Tackling the Appliance Overload

We really like our kitchen gadgets in the United States. According to statistics website Statista.com, the kitchen accessories market hit $1.2 billion in 2017; that’s a lot of garlic presses and juicers. And for those of us who thought they’d be grilling at least three times a week on the George Foreman, it’s a safe bet to say that didn’t come to pass.

Many unused kitchen appliances end up on pantry or garage shelves, or the back recesses of the kitchen cabinets, their bulkiness something to be dealt with later. How do we decide what appliances to keep, and which we can say goodbye to?  

It’s best to start with the question: which do I use the most? Take a few moments to look inside your kitchen and pantry, grab a piece of paper, and write down the ones you use the most. Then take a hard look at those left. A few to consider that are often found in many kitchens:

  1. Panini Press – it’s a heavy appliance, and though gooey grilled cheese is wonderful, a pan on the stove (or even a waffle iron, if you don’t mind the checkered pattern), are perfect substitutes for a Panini press.
  2. More than one Crock Pot – unless you’re cooking for a large crowd quite often, that second (or third) Crock Pot is probably not necessary.  If you’re hosting a large holiday dinner, chances are a family member has one you can borrow.
  3. Popcorn poppers – just how often do you eat popcorn? While packaged microwave popcorn may not be the healthiest alternative, you can pop your own kernels in the microwave with a product like the LeKue silicone popcorn popper, which collapses into a disk.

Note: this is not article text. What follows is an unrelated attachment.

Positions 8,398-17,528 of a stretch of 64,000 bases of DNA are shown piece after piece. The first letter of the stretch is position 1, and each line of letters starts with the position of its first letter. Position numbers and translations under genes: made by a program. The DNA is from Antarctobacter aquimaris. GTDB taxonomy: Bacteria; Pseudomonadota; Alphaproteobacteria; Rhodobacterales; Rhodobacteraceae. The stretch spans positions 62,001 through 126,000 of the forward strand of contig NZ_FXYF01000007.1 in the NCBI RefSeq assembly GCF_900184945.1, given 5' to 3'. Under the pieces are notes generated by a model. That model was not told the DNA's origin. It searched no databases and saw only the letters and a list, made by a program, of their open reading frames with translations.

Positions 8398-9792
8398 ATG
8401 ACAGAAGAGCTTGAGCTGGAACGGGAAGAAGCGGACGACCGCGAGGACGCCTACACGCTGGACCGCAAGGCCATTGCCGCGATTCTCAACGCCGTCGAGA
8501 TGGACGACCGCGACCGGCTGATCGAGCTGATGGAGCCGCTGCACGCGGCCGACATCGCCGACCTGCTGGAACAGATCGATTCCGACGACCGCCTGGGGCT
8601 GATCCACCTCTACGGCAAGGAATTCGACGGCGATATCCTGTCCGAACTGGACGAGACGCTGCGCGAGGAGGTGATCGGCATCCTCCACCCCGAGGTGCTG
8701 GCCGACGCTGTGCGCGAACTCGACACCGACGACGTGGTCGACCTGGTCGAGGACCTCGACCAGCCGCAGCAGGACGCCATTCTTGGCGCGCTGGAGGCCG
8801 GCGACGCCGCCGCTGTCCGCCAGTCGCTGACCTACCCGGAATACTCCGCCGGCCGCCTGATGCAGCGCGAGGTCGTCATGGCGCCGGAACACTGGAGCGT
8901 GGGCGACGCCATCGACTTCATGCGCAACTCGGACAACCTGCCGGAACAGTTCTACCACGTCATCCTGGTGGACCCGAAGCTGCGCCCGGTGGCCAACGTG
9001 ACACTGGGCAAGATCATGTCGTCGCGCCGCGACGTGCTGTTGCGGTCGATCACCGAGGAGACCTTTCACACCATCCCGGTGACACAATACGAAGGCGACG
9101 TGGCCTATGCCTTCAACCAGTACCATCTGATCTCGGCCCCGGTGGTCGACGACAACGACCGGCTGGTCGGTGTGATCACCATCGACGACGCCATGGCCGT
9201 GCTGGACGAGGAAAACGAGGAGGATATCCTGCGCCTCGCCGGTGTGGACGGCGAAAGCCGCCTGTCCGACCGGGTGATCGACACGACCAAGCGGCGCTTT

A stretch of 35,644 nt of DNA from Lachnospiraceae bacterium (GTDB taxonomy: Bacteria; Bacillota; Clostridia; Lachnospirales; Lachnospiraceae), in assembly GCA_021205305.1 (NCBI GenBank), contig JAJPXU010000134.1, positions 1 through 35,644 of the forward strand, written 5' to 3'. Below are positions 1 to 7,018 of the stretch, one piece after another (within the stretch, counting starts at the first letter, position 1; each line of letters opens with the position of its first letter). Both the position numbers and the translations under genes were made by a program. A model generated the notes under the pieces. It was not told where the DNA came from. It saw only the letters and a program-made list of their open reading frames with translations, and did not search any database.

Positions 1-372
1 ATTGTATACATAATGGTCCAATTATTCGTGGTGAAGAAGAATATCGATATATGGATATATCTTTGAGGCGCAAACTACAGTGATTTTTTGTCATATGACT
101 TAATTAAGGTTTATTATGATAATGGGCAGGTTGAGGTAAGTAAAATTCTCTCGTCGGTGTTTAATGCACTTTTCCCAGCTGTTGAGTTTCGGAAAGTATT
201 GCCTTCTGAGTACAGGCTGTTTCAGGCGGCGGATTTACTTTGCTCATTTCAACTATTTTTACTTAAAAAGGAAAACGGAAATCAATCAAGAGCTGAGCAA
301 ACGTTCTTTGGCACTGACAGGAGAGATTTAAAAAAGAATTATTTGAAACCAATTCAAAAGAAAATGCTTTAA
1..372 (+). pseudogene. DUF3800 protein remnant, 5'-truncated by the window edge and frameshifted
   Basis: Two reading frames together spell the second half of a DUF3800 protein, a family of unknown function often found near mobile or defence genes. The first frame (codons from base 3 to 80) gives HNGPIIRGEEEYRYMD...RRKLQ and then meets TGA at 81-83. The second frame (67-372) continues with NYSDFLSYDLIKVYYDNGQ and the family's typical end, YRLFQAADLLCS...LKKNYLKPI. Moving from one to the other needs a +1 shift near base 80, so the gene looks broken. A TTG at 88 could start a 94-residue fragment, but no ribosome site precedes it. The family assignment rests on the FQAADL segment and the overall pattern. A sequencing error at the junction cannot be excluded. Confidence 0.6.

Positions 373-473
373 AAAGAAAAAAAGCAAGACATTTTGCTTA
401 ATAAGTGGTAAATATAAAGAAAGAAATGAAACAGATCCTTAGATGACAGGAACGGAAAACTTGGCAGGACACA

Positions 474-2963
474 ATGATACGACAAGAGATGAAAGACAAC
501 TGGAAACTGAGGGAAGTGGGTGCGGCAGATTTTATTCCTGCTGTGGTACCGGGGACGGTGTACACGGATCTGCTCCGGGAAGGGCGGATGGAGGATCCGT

4. Food processors – many of us have the behemoth food processors from the late 1970’s or early 80’s, which are not only heavy, but rather bulky to store. Unless you’re making your own pesto or pie crusts on a regular basis, couldn’t a small chopper do the same?
  5. Multiples of anything/things bought on a whim – poke through your gadget drawer: how many corkscrews or peelers, specialty bread slicers or food choppers do you need? When’s the last time you used that mandolin slicer? A good, sharp knife can easily do the job in lieu of several items in your drawer.

Examining the kitchen with a mindful purpose and donating unused items can free up your space as well as give a second life to the things you no longer need. If you still need help with organizing or downsizing your kitchen, a professional organizer can whip your kitchen into shape quickly, no whisk required!